Ayurvedic perspectives on the lower back

by Colette Park
30 January 2017

Lower back pain is a common disorder, affecting up to 80% of people during their lifetime.1 According to Ayurveda, the lower back is ruled by a subtype of Vata, known as Apana Vata, or ‘downwards flowing wind’. Apana Vata is centred in the colon, pelvis and lumbosacral region of the lower back. Here, Vata has found its natural throne from where it governs a variety of physiological functions, including movement in the lower back, hips and thighs, and all excretion (faeces, urine, menstruation, etc.)


The dry quality of Vata, in excess, can lead to weakness and changes in the structure of the spinal joints.

Focus on Sciatica

Sciatica is known in Ayurveda as ‘Grdhrasi’, meaning ‘vulture’. This descriptive name refers to the limping gait of a person suffering from sciatica, due to the excruciating pain. The meaning of Vata is ‘that which spreads’. It is said in Ayurveda that “where there is pain, there is Vata”. Sciatica is a classic example of a Vata disorder: although the problem starts in the lower back, the pain spreads down the leg.

Ayurveda offers a range of treatment options for sciatica and lower back pain:

Kati Basti

A treatment of the lower back, unique to Ayurveda. ‘Kati’ refers to the lower back and ‘Basti’ means ‘to hold’. Flour dough is used to form a well on the lower back, which is filled with warm oil. The oil is kept warm by continuously replacing it as it cools. The warm oil increases blood circulation in the area, relaxing the muscles, relieving pain, improving movement and reducing stiffness.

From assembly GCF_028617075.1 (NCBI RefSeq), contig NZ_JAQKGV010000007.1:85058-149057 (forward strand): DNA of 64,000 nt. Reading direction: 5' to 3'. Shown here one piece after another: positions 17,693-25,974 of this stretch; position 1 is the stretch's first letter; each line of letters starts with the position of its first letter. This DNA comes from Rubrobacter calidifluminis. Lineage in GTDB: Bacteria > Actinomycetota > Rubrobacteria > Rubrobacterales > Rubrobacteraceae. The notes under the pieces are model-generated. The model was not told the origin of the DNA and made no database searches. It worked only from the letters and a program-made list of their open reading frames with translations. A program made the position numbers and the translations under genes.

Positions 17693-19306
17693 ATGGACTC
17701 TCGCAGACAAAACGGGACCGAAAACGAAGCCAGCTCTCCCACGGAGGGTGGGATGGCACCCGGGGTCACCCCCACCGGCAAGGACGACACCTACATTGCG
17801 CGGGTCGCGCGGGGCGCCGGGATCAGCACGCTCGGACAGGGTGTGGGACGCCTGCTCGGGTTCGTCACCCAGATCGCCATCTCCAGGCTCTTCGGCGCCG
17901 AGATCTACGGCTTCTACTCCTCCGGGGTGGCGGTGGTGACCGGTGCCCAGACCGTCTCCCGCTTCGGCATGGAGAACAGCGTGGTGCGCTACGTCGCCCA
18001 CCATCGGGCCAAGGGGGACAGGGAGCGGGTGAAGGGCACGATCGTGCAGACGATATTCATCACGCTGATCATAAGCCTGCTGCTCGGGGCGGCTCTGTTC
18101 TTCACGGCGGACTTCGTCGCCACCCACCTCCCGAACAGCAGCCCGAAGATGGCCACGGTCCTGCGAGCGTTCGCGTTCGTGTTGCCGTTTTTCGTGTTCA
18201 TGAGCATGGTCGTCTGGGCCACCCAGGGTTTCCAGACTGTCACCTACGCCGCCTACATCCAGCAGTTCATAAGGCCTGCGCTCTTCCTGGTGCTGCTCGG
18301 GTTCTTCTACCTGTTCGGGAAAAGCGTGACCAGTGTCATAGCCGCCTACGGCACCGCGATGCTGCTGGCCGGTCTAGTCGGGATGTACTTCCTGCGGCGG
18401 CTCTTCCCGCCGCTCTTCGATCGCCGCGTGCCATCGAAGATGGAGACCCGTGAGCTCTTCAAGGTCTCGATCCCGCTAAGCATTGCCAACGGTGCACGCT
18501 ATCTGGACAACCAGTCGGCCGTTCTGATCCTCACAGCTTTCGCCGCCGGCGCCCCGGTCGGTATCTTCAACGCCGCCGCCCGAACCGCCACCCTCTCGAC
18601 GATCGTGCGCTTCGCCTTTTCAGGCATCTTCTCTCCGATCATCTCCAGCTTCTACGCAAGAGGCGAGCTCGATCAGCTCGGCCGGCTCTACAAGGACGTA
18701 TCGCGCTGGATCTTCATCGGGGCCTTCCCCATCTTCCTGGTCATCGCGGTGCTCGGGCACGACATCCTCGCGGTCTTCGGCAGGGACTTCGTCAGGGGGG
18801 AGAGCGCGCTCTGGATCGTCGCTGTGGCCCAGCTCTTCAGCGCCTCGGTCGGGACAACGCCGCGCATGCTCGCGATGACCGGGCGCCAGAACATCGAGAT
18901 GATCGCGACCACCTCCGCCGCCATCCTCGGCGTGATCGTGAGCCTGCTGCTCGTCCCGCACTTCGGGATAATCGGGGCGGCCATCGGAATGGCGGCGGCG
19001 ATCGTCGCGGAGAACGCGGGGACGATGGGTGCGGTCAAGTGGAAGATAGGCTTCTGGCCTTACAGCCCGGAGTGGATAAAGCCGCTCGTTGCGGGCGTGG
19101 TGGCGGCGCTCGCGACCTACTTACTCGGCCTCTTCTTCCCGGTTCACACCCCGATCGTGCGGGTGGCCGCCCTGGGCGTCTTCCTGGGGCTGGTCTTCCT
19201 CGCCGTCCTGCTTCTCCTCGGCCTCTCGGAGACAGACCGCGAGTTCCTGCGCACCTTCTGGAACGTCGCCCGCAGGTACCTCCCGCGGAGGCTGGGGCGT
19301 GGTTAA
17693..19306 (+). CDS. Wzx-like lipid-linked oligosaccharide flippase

Massage & Steam Therapy

A traditional Ayurvedic full body massage (Abhyanga) helps to relieve tension in the muscles. Different medicated herbal oils are used, which are absorbed through the skin to nourish the body. Abhyanga is traditionally followed by steaming therapy – either localised or of the entire body – to further soften and relax muscles.


By inserting herbal oil or a decoction (herbal preparation) into the colon in the form of therapeutic enemas, excess Vata is removed from its main seat in the pelvic area. Both the rectum and colon have a very rich blood and lymph supply that allows for effective absorption. Studies have shown that substances delivered by enemas are more effectively passed into the general blood stream than by oral administration, as it bypasses metabolism in the liver.2


The following herbs are often used for reducing Vata in the lower back region (Note: always consult an Ayurvedic practitioner as every case is different):

  • Castor oil (Ricinus Communis): its mildly purgative effect helps to reduce Vata.
  • Dashamula: a renowned traditional herbal combination of ten roots.
  • Ashwagandha (Withania Somnifera): one of the most popular Ayurvedic herbs; nourishing, rejuvenating and reduces pain.
  • Guggulu (Commifora Mukul): a gum resin obtained from a small tree; has strong pain reducing and anti-inflammatory properties, widely used for joints.

Lower back pain and sciatica can be effectively treated by Ayurveda in a great many cases, reducing the necessity for pain killers and even surgery or spinal injections. In addition to treatments like those described above, a practitioner will also advise dietary and lifestyle changes to avoid the causes of what increased Vata in the first place. Thus, the whole body may be brought back into balance.


1. Anderson, M.K. (2016): Foundations of Athletic Training: Prevention, Assessment, and Management 6th edition. Alphen aan den Rijn: Wolters Kluwer Health. Ch. 11.

2. Sudesh, G. et al (2012): Effect of Matra Basti and Katibasti in the Management of Lumbar Disc Disease. International Journal of Pharmaceutical & Biological Archives 2012; 3(5):1271-1277.

Colette Park

BSc (Hons) Ayurveda,
MSc Clinical Nutrition

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